Today the church honors St. Charles Borromeo who came from the nobility in northern Italy, but on his feast day I can’t help thinking too about St. Phillip Neri, who was also from northern Italy’s nobility.
Now, before you object to my talking about two saints, let me bringing in a third one, St. Jerome. On his Feast Day, September 30, I quoted lines from a poem about Jerome. It said he had a terrible temper, but he made up for it by gathering hundreds of scattered scrolls to put them together to make our first complete Bible.
A Catholic poet, Phyllis McGinley, writing about both his temper and his writing said, “He filled the world with a Christian leaven, It takes all kinds to make a heaven.”
Charles and Phillip were an example of its taking all kinds to make a heaven. When they were both young men, the uncle of Charles, who was Pope Pius IV, made him the Archbishop of Milan, while the uncle of Phillip, a wealthy business, put him in charge of a large trading company in Naples.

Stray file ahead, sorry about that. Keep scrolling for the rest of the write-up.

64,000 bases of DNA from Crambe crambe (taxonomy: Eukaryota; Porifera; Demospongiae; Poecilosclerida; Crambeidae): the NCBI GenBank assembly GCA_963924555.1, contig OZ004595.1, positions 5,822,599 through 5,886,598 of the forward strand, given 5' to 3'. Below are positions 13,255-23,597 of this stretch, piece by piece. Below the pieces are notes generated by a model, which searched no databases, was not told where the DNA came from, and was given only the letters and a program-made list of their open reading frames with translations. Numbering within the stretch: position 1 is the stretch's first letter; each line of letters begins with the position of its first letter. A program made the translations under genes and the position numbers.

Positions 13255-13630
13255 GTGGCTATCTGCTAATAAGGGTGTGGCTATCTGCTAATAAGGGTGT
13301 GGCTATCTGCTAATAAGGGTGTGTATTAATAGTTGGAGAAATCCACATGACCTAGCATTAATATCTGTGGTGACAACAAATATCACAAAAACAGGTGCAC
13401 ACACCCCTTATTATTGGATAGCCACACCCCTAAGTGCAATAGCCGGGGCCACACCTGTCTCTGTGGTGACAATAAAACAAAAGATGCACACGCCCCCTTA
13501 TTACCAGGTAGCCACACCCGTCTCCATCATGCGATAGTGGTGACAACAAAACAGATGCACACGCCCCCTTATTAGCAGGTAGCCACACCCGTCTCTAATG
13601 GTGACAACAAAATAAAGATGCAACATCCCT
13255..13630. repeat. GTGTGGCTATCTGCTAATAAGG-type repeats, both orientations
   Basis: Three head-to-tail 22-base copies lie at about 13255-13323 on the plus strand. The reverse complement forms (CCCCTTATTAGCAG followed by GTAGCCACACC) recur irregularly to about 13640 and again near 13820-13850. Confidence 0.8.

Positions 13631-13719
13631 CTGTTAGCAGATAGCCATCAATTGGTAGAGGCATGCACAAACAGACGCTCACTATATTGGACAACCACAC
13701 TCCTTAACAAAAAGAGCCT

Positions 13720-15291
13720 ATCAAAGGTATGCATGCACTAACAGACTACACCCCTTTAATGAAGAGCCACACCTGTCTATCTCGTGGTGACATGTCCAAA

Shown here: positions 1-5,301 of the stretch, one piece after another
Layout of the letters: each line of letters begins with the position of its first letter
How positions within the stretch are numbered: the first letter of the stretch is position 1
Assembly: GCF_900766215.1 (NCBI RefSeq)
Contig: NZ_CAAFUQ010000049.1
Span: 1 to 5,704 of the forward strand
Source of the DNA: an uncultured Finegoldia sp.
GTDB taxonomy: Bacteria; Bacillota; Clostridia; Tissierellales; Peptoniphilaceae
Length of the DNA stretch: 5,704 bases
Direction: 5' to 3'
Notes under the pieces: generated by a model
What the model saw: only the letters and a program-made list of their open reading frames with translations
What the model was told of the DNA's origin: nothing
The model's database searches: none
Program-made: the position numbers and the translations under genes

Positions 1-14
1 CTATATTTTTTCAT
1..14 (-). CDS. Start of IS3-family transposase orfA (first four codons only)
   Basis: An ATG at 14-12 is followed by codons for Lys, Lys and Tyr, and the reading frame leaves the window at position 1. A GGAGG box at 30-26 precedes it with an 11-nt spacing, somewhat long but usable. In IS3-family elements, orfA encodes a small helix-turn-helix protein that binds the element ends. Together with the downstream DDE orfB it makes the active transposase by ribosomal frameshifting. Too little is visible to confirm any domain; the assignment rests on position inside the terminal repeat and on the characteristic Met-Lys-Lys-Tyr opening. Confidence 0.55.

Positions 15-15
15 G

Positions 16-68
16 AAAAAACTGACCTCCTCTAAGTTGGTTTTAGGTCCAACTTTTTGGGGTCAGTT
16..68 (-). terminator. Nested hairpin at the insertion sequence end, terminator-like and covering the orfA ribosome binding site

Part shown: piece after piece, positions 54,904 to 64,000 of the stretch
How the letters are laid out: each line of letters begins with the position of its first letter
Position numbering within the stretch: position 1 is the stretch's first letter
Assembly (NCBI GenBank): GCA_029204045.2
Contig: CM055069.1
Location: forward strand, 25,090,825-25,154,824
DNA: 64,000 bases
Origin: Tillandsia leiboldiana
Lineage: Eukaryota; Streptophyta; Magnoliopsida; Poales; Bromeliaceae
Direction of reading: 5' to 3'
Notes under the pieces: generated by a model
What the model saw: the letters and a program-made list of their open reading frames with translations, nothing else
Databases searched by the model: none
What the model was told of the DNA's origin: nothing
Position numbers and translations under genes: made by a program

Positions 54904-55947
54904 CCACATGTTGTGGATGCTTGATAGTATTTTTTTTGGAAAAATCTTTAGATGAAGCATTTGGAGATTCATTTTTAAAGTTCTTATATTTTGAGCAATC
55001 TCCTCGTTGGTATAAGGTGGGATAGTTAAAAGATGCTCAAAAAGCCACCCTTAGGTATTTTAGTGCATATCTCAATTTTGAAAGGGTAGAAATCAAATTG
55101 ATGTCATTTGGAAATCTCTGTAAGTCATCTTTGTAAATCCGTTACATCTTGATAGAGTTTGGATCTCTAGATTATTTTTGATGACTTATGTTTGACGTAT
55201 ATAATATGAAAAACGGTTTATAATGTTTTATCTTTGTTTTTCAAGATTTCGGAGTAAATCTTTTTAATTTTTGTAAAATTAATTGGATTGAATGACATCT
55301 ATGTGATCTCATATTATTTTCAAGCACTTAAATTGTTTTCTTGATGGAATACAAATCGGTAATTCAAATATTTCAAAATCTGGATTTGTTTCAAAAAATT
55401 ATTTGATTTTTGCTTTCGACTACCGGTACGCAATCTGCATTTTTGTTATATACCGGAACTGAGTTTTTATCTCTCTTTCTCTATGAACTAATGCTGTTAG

The big difference between the two saints became very obvious. Charles became a strict disciplinarian for the priests, nuns, and lay people of Milan; even setting up the Inquisition to make them toe the line.
At the same time Phillip became a Socrates, wandering the streets of Rome, giving himself to finding respectable lodging for unhappy street girls. He was also drawing a large following of young men who shared his interest in the mysteries of our Faith.
Rome’s senior clergy, much taken with the work of Phillip with young people, insisted that Phillip be ordained a priest, and they gave him and his young followers an oratory where they could study and pray together.